Not just for North Korea and the world. Also for the White House gift shop.

It’s a cliche but it’s true that no deal is better than a bad deal. Credit to POTUS for being willing to acknowledge that and walk, especially given how palpably badly he wanted it to happen. Although maybe this is a lesson to pause for five minutes and consult with your natsec and diplomatic teams the next time a lunatic floats an invite to meet him for talks. Trump lunged at the summit opportunity for good reasons and bad, because he knew that the spiral of bellicosity between us and them was headed in a bad direction and because he wanted to pull off something none of his predecessors did (although they could have if they’d wanted to). He won’t lose face by bailing now — Kim’s bellicosity lately gave him a good excuse to cancel and being the one to walk away from the table is a power move, especially with Kim having just torn down his nuke testing site. But now there’s a risk that the spiral of bellicosity will spiral further when, perhaps, a more cautious approach to a summit with baby-step “confidence-building measures” might have kept things on track.

Rich Lowry made the case this morning, hours before Trump pulled the plug, that it was time to pull the plug:

Trump deserves credit for tightening a sanctions regime with considerable slack in it and intimidating Kim with his battery of insults and bombast. But the president was pushing on an open door: If history is any guide, the North wanted to use its bout of missile tests to get back to the negotiating table, and so it has…

Their threat to pull out of the summit was clearly meant to exploit Trump’s eagerness for the meeting, demonstrated by his premature boastfulness. And they’ve had early success in starting a negotiation over a negotiation that pushed Trump to, at least momentarily, soften the core U.S. demand of swift denuclearization.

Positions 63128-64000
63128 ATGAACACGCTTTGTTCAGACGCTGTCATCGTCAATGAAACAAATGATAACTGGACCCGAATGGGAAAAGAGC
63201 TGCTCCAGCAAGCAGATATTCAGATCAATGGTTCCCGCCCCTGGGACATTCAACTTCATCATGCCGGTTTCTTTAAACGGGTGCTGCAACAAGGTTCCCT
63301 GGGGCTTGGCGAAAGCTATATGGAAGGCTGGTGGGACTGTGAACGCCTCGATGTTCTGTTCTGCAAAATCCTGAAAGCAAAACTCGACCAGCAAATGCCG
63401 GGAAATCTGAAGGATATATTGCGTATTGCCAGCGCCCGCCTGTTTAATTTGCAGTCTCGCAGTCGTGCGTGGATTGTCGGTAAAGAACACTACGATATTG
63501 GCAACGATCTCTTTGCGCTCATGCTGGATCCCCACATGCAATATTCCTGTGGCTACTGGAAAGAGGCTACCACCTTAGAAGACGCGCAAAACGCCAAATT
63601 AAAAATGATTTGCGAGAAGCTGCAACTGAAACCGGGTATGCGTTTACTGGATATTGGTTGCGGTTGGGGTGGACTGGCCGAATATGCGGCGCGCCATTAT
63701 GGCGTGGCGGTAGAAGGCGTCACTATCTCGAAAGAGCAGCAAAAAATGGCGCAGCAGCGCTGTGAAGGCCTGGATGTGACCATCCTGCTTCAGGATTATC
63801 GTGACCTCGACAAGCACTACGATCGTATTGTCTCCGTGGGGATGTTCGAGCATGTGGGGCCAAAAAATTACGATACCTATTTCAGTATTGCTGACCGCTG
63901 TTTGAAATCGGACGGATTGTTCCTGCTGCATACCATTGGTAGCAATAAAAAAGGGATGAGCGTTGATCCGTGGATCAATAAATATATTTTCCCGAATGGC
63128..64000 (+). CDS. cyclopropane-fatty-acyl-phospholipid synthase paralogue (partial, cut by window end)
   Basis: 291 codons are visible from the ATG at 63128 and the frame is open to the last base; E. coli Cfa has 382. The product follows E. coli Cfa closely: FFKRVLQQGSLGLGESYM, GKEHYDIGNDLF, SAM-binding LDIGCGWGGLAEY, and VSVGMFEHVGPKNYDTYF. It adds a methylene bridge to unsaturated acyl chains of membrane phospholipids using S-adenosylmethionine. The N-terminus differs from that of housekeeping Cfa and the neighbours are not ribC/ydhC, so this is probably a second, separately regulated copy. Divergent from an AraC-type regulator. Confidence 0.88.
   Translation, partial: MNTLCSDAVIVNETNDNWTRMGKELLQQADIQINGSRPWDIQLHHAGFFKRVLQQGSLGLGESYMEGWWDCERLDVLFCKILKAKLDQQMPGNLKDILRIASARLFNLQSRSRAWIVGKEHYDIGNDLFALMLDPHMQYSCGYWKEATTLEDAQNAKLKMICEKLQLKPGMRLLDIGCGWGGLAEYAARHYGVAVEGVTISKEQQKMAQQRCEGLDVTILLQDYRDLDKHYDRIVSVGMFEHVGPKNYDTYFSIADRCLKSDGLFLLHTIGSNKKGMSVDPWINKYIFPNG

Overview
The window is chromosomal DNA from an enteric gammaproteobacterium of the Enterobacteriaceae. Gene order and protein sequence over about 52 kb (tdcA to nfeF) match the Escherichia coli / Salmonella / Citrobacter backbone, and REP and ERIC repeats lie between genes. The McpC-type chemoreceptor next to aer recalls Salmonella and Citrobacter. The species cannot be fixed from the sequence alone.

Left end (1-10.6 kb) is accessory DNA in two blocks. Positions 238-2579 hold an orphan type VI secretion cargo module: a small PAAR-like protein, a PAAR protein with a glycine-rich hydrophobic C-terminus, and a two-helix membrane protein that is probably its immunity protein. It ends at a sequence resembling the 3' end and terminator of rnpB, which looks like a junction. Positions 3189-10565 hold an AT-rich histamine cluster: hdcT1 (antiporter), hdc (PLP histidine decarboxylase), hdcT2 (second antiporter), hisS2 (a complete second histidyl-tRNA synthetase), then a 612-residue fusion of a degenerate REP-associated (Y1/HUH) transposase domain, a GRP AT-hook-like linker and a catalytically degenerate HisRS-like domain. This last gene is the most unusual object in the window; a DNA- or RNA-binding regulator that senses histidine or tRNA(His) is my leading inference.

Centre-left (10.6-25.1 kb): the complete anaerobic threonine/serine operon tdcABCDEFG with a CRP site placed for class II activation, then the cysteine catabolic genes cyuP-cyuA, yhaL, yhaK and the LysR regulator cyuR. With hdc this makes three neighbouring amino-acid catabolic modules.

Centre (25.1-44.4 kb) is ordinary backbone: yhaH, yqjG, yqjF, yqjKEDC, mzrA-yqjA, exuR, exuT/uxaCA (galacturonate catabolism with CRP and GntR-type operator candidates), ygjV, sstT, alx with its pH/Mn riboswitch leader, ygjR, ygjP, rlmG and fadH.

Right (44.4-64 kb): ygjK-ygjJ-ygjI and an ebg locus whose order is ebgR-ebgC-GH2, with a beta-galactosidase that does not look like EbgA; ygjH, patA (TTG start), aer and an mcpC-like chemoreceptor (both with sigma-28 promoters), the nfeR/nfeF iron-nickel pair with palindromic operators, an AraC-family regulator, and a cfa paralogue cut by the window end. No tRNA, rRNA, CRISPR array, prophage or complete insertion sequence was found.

The president has attempted to prove that he doesn’t want the meeting more than Kim by saying that the summit isn’t guaranteed, but calling it off would render what was supposed to be a prospective signature foreign policy triumph a complete fizzle.

Yeah, the early trendlines here weren’t good. When North Korea complained about joint U.S.-South Korean military exercises, the White House canceled them. Then Mike Pompeo started hedging on denuclearization, suggesting that the North could keep their nukes so long as they didn’t have nuclear ICBMs. The slope of concessions was already getting slippery. Time to step off. Hopefully Kim fumes for a day or two and then comes back to the table instead of, ah, nuking South Korea.

Speaking of which, when exactly did Trump give a heads up to the South’s leadership that the summit was off?

I can understand him agreeing to the summit initially (although not via a snap decision) and I can understand him walking today. I can’t for the life of me understand why he’d blindside the South with his decisions. There’s a lunatic on their doorstep who can raze their capital at a moment’s notice. If you’re about to do something dramatic to escalate with him, maybe shoot Moon Jae-in an email first.

Here’s Trump via the Free Beacon. Note how he holds the door open for Kim to tone down the rhetoric and reschedule. Exit question: What did Pelosi mean when she said this morning that his letter to Kim canceling the summit was too “palsy-walsy”? First, given the Democratic track record with North Korea, she’s in no position to knock a Republican for being soft. Second, the whole point of walking away was to show that we’re unwilling to be palsy-walsy without more meaningful conciliation by the North. Third, Trump basically threatened to nuke North Korea in the letter, reminding him that our arsenal is vastly greater than theirs. What sort of letters is Nancy sending people that she thinks this is palsy-walsy?